Art, Arts & Entertainment, Internet

MMFA’s ‘Survivance’ lives on through virtual exhibition

While we run out of Netflix shows to binge, the Montreal Museum of Fine Arts (MMFA) offers us a new source of virtual entertainment: Art exhibits. Of the five very different exhibitions currently available, ranging from Riopelle ‘s landscapes to Signac’s pointillism paintings, Manuel Mathieu’s seemingly expressionist Survivance installation is not to be missed. The Haitian-born Montreal artist’s approach to art stands out, expressing emotions through vibrant abstractness, made even more visible through the new medium of the virtual exhibit. 

The MMFA’s virtual experience allows the viewer to discover the exhibits as if one was pacing the museum, walking from one gallery to the next. The platform’s features are easy to manage, though there are some technical glitches, such as audio tracks appearing in front of paintings. Patience is required when moving one’s cursor to observe each painting through different angles. Yet, there is considerable effort by the MMFA to incorporate visual and auditory details in order to recreate an in-person museum experience that would otherwise be lost to the viewer on an online platform. 

Survivance is shown as it is displayed in the gallery, allowing viewers to zoom in to see the details of the paintings up close. The audio recording gives descriptions of the artwork and insight into Mathieu’s thought process. Though one may still miss the sensation of strolling in the museum, the virtual counterpart immerses visitors with features that are only accessible through our computers.

Mathieu’s exhibition displays 20 paintings presented in Canada for the first time with a special installation created for the MMFA. Mathieu’s paintings at first appear as an abstract mix of colors that lack shape or sense. The audio features here are practical, describing Mathieu’s thoughts and interpretation of his painting, giving the audience a new perspective to the piece.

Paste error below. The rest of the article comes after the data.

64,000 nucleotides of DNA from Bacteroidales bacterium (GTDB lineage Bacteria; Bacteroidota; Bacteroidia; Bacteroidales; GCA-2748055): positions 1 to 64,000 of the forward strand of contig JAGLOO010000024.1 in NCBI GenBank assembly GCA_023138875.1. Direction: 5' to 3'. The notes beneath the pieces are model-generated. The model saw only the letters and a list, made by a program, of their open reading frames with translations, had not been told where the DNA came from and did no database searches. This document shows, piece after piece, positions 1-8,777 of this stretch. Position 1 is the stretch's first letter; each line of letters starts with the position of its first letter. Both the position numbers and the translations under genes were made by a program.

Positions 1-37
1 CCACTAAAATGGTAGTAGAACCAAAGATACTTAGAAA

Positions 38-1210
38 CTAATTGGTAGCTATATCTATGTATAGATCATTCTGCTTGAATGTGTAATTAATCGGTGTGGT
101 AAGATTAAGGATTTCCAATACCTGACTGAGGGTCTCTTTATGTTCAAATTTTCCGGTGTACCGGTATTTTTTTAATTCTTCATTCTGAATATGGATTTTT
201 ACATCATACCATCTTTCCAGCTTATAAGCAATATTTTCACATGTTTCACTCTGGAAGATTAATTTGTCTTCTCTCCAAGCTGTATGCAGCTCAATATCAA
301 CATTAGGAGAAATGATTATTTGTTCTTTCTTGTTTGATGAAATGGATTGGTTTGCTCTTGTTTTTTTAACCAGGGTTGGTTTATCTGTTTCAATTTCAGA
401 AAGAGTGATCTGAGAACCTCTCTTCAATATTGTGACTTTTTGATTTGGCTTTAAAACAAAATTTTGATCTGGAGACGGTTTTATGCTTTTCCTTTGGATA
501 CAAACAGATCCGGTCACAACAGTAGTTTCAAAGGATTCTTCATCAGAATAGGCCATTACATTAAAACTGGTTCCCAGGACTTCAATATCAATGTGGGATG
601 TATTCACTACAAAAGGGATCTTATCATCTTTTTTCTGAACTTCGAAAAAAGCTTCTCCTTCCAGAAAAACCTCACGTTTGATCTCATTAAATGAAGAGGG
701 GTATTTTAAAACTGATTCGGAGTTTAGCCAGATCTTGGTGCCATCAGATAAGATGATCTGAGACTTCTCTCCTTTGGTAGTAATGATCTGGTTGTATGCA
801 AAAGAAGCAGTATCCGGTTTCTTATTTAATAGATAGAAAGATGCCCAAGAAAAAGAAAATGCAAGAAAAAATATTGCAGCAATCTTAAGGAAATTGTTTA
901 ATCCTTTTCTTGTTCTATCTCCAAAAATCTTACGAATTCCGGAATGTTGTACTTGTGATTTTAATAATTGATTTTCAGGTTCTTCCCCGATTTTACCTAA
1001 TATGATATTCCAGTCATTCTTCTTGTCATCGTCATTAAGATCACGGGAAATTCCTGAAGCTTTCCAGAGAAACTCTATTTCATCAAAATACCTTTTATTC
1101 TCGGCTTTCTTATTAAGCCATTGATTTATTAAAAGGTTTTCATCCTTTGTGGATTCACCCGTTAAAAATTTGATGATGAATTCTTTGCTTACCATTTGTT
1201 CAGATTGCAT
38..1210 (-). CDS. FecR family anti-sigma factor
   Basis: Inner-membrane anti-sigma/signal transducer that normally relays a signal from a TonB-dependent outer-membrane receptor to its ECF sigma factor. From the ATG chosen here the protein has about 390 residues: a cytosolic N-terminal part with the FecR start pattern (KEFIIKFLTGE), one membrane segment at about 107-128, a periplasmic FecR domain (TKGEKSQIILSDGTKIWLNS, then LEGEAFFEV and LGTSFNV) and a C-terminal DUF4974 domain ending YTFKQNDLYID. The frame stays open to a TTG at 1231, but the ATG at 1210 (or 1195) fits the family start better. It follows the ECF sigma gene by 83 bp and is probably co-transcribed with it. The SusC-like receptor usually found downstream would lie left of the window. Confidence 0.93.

Survivance focusses on pivotal moments of Mathieu’s life. After surviving a major motor vehicle accident in 2015, he pushed himself to make his art more important and impactful. Mathieu depicts this incident and his recovery in Rempart 2018. On the canvas, it is difficult to discern any shape from the juxtaposed strips of colors, leaving it up to interpretation. The upper part of the painting is covered with stacked rectangles, giving the illusion of a wall, which, Mathieu describes in the voiceover, represents his grandmother, who supported him after the accident. Nonetheless, as the artist represents his own memories and emotions in a vivid chaos, it lets the audience associate with art through their personal recollections. 

The imposing structure, Ouroboros 2020, is still quite impressive, even through a screen. Large white canvases are aligned one layer after the other, burnt in the center to create a void. The work consists of a play between appearance and disappearance, how one moment can be ephemeral and disappear. Mathieu gives an importance to his art, a role in his life as well as to its public. This installation allows viewers to look at it through various angles, where the sculptures take different forms and shapes to change one’s perspective of the art. These details create a homogeneity ruptured by the burnt centers which represent infinity and life. 

As we live through the pandemic, MMFA’s virtual tours provide a limited escape: It only works if visitors ignore that they are once again in front of their screens. Yet, Survivance expresses emotions and memories by demonstrating the transcendent power of art, and how these tumultuous times could later be portrayed by artists.

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